Subsidies fluctuate significantly from one exchange to another and even among regions within a state, since there is wide variation in the price of the second-lowest cost Silver plan from one area to another.
As an example, consider eight people, all of whom have a $41,000 per year MAGI, or about 330 percent of FPL. Two live in Denver, Colorado, two live in Pagosa Springs, Colorado, two live in Madison, Wisconsin, and two live in Cheyenne, Wyoming. Their estimated subsidies in 2020 (based on data from Connect for Health Colorado and Healthcare.gov) are as follows:
- Denver 21-year-old: no subsidy
- Denver 60-year-old: $417/month subsidy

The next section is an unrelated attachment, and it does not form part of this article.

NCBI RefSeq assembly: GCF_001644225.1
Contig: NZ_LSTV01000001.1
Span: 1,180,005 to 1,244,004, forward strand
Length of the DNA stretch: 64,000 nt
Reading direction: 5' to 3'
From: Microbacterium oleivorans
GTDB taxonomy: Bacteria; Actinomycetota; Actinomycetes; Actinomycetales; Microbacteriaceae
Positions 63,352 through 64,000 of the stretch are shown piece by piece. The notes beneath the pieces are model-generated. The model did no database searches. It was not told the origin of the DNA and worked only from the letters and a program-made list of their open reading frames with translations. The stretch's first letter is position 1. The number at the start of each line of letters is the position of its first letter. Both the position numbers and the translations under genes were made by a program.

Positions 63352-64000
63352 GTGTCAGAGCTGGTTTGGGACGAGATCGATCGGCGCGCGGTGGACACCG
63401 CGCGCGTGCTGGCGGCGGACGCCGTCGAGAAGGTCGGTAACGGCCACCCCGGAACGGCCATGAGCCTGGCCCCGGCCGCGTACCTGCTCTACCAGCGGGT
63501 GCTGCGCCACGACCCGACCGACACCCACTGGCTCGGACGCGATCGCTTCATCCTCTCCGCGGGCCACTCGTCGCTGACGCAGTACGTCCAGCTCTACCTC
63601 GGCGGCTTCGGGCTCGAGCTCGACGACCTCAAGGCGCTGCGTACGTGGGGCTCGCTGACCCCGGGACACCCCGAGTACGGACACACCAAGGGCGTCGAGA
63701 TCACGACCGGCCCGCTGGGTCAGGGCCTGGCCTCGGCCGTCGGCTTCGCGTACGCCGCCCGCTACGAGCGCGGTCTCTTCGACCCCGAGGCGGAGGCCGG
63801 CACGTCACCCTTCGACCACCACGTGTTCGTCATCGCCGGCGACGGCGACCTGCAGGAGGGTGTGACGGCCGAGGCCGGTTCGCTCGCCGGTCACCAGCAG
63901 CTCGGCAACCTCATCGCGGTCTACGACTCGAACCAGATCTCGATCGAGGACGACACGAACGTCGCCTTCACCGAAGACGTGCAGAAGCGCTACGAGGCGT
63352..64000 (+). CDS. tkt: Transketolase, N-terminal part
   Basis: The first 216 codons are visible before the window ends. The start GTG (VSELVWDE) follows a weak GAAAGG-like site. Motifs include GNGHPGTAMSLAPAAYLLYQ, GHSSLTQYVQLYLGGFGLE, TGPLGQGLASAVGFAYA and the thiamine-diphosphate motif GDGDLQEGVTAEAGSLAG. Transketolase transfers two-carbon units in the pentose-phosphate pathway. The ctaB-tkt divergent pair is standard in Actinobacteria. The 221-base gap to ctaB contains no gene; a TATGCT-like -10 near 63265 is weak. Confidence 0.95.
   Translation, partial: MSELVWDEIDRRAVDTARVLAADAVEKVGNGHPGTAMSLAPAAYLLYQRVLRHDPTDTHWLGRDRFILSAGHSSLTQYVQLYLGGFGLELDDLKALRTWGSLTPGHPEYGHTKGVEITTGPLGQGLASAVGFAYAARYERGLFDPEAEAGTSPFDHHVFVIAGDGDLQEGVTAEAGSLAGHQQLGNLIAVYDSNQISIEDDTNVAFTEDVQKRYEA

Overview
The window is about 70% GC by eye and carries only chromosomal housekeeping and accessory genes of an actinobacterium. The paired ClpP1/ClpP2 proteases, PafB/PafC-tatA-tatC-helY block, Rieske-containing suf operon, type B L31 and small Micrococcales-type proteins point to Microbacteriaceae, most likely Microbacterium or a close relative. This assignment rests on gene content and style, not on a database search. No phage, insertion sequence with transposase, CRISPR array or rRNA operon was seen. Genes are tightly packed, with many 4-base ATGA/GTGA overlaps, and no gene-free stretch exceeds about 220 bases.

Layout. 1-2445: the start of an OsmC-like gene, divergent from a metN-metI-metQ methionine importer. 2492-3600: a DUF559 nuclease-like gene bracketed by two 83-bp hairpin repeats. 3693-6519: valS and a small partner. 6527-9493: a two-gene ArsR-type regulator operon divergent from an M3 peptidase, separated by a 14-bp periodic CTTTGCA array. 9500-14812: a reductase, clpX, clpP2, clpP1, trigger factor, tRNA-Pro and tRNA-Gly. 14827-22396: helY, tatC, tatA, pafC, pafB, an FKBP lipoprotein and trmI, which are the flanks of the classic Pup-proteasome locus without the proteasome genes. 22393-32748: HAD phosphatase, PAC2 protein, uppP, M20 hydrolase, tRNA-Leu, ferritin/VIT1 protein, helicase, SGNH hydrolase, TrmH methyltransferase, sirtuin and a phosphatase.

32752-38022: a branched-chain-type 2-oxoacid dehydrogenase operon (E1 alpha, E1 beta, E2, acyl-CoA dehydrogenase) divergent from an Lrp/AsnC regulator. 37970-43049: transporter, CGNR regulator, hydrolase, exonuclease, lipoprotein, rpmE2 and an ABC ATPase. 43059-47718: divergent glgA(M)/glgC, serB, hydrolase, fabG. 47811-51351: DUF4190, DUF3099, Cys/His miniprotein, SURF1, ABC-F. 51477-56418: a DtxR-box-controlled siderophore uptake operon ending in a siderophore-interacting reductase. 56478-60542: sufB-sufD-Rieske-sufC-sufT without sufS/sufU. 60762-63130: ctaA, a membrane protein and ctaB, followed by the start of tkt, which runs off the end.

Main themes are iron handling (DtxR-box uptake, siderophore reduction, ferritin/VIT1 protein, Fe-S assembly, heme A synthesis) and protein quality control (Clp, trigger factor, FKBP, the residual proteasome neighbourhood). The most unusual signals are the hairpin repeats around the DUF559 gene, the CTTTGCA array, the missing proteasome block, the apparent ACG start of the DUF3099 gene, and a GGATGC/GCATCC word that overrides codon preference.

- Pagosa 21-year-old: $4/month subsidy
- Pagosa 60-year-old: $584/month subsidy
- Madison 21-year-old: no subsidy
- Madison 60-year-old: $540/month subsidy
- Cheyenne 21-year-old: $301/month subsidy
- Cheyenne 60-year-old: $1,389/month subsidy
All eight people have the same MAGI (which is well under 400 percent of the poverty level) but their subsidy amounts are based on their cost to purchase health insurance as a percentage of their income. Without subsidies, their premiums would vary tremendously based on geography and the higher rates that are charged for older applicants. But subsidies smooth out the differences and bring their net premiums to the same level (since they all have the same MAGI, and the purpose of the ACA’s premium subsidies is to make the after-subsidy cost of coverage — for the benchmark silver plan — the same for people at the same income level, regardless of where they live or how old they are).